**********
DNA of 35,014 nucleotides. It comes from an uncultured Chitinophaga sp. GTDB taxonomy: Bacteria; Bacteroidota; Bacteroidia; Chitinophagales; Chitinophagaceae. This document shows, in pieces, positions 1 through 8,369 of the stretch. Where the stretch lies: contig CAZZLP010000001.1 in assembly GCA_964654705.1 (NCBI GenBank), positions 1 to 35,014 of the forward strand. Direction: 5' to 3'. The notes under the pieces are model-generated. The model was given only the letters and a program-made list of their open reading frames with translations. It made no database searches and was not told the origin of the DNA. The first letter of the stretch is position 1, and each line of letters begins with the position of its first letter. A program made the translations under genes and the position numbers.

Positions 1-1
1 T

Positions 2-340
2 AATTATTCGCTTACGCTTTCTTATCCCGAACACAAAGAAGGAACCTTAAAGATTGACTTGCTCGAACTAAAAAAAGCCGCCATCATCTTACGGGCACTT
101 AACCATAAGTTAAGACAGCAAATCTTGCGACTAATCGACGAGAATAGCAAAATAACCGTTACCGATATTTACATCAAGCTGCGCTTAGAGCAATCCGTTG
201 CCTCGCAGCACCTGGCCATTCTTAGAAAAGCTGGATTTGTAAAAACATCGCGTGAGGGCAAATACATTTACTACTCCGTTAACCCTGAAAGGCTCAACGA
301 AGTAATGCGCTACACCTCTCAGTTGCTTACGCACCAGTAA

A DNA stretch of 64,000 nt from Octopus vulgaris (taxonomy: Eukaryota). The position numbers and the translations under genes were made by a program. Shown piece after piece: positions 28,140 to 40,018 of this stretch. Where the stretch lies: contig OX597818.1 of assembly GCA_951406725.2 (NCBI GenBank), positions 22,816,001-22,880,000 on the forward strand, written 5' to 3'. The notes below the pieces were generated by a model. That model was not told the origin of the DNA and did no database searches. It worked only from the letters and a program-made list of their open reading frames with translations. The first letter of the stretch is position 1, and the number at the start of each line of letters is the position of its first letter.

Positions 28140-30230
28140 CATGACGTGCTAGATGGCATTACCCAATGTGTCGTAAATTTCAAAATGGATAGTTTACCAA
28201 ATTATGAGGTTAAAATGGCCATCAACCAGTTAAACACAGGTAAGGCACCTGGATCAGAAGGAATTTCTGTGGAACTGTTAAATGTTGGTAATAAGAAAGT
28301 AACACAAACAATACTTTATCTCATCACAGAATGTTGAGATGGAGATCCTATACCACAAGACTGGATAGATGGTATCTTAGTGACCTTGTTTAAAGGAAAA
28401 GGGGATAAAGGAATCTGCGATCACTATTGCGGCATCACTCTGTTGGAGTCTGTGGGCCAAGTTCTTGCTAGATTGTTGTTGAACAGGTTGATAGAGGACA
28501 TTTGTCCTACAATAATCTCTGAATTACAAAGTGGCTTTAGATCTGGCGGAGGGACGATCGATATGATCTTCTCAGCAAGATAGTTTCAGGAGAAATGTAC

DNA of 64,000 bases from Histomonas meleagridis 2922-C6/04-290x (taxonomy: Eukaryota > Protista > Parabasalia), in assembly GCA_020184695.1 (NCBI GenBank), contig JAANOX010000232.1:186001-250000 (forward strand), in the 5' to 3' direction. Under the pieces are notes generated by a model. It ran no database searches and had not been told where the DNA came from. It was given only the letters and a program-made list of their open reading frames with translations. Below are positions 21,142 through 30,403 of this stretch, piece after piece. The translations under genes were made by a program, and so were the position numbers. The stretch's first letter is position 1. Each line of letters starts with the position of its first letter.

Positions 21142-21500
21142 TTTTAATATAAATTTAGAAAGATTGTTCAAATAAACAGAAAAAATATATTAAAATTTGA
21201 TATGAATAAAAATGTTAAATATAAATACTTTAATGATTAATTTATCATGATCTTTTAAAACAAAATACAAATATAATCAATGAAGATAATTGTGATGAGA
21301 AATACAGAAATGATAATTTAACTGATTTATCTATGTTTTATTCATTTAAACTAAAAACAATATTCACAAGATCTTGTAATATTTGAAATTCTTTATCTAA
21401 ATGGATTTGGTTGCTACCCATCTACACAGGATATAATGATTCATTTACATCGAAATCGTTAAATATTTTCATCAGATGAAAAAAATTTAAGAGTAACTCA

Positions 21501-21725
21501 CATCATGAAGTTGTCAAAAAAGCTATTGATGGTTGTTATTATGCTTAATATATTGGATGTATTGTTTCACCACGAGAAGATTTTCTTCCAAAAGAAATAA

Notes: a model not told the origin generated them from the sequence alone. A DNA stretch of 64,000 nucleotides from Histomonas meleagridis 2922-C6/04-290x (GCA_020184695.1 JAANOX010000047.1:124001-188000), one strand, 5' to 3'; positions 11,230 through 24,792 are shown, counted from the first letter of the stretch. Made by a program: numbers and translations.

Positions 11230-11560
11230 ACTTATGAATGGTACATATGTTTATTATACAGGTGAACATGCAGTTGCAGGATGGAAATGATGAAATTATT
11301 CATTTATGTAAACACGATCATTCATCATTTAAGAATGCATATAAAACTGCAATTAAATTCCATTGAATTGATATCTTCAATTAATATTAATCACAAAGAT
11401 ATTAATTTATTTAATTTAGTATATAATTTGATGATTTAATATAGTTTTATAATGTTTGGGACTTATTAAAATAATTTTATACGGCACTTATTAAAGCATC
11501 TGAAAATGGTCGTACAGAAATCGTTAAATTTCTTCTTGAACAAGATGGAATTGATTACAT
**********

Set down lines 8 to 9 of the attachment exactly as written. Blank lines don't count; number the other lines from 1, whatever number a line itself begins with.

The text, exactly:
301 AGTAATGCGCTACACCTCTCAGTTGCTTACGCACCAGTAA

A DNA stretch of 64,000 nt from Octopus vulgaris (taxonomy: Eukaryota). The position numbers and the translations under genes were made by a program. Shown piece after piece: positions 28,140 to 40,018 of this stretch. Where the stretch lies: contig OX597818.1 of assembly GCA_951406725.2 (NCBI GenBank), positions 22,816,001-22,880,000 on the forward strand, written 5' to 3'. The notes below the pieces were generated by a model. That model was not told the origin of the DNA and did no database searches. It worked only from the letters and a program-made list of their open reading frames with translations. The first letter of the stretch is position 1, and the number at the start of each line of letters is the position of its first letter.